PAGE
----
Museums coming to life in rebuilt Chechnya
By Amie Ferris-Rotman
URUS-MARTAN, Russia (Reuters Life!) - Clad in a shaggy white ram's wool hat and sporting a matching beard, museum founder Adam Satuyev says tiny Chechnya is undergoing a cultural revival after decades of war.
Perched in a clay-covered 18th century watchtower with a 100-year-old rifle, Satuyev says he opened "Donde-Yurt," Chechnya's only ethnographic museum, last year to enormous success in a country devastated by two wars but now rebuilding.
"After the wars and all the horrors that we went through, it's important to preserve our cultural heritage, which we are so proud of, now that we have finally achieved peace," the 52-year-old retired policeman told Reuters.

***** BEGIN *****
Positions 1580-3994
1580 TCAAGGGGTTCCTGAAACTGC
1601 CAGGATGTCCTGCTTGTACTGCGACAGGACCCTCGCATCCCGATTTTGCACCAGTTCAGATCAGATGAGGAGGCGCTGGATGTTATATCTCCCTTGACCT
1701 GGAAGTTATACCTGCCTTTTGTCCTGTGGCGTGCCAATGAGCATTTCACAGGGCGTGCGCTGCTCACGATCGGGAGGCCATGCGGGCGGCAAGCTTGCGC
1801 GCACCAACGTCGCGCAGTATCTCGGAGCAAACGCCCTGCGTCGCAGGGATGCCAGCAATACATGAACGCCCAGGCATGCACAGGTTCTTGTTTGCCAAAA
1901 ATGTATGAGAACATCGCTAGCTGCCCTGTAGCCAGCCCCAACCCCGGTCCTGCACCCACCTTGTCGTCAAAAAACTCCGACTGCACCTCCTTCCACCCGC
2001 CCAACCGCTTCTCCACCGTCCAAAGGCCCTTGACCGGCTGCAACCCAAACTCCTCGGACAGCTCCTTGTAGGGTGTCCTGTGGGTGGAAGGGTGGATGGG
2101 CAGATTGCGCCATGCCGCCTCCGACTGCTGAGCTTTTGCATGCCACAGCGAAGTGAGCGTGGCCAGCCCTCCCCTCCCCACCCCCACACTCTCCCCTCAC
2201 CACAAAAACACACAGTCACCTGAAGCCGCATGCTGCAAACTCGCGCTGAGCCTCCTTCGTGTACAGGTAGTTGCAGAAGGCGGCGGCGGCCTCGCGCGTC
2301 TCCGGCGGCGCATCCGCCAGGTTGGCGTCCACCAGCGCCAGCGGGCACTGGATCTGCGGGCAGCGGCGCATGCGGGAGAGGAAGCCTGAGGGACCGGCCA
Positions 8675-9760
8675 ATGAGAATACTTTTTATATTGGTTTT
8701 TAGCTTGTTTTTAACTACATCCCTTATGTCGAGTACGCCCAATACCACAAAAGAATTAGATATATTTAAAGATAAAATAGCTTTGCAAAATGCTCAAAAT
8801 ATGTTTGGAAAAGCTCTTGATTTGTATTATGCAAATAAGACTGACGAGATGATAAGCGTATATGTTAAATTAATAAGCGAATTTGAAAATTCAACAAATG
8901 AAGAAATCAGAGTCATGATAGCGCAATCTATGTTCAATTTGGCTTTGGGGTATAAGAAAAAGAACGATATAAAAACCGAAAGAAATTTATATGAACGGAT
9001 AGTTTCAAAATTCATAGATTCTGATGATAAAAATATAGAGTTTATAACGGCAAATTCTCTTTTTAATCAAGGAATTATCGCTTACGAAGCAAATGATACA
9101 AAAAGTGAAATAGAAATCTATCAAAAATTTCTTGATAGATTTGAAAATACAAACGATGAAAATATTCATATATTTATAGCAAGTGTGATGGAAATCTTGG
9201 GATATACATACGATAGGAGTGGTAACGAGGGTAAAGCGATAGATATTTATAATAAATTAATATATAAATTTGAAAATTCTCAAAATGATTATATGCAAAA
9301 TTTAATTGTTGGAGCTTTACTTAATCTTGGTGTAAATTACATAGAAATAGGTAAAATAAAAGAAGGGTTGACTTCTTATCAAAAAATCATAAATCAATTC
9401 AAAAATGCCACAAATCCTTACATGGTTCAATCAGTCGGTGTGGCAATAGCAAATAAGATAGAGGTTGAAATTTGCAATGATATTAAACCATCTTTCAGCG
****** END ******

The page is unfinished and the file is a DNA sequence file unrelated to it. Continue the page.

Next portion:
Chechen leader Ramzan Kadyrov, who fought against the Russians in the first separatist war but then switched sides, has called Satuyev's museum a "national treasure," given him 1 million roubles ($33,314) for its upkeep and demanded more museums celebrating the region's rich cultural legacy be built.
Showing off a collection of 400-year-old jugs and rusty accordions, Satuyev remarked: "Chechens now know what a museum is, they had no clue 10 years ago, as we had nothing."
Satuyev spent years collecting over 2,000 items from all over Chechnya -- from bayonets used in battle to paintings to string instruments -- for the open-air museum in the town of Urus-Martan, 24 km (15 miles) southwest of regional capital Grozny.
After two bloody separatist wars with Moscow since the mid-1990s, mainly Muslim Chechnya now rests on a shaky peace. Kadyrov is largely credited by the Kremlin for rebuilding the republic over the last two years.
Using a fund Kadyrov set up in honor of his father and predecessor, Akhmad, who was assassinated in a bomb blast in 2004, Chechen authorities opened two other museums on Thursday in the name of 19th century Russian writers Leo Tolstoy and Mikhail Lermontov. Continued...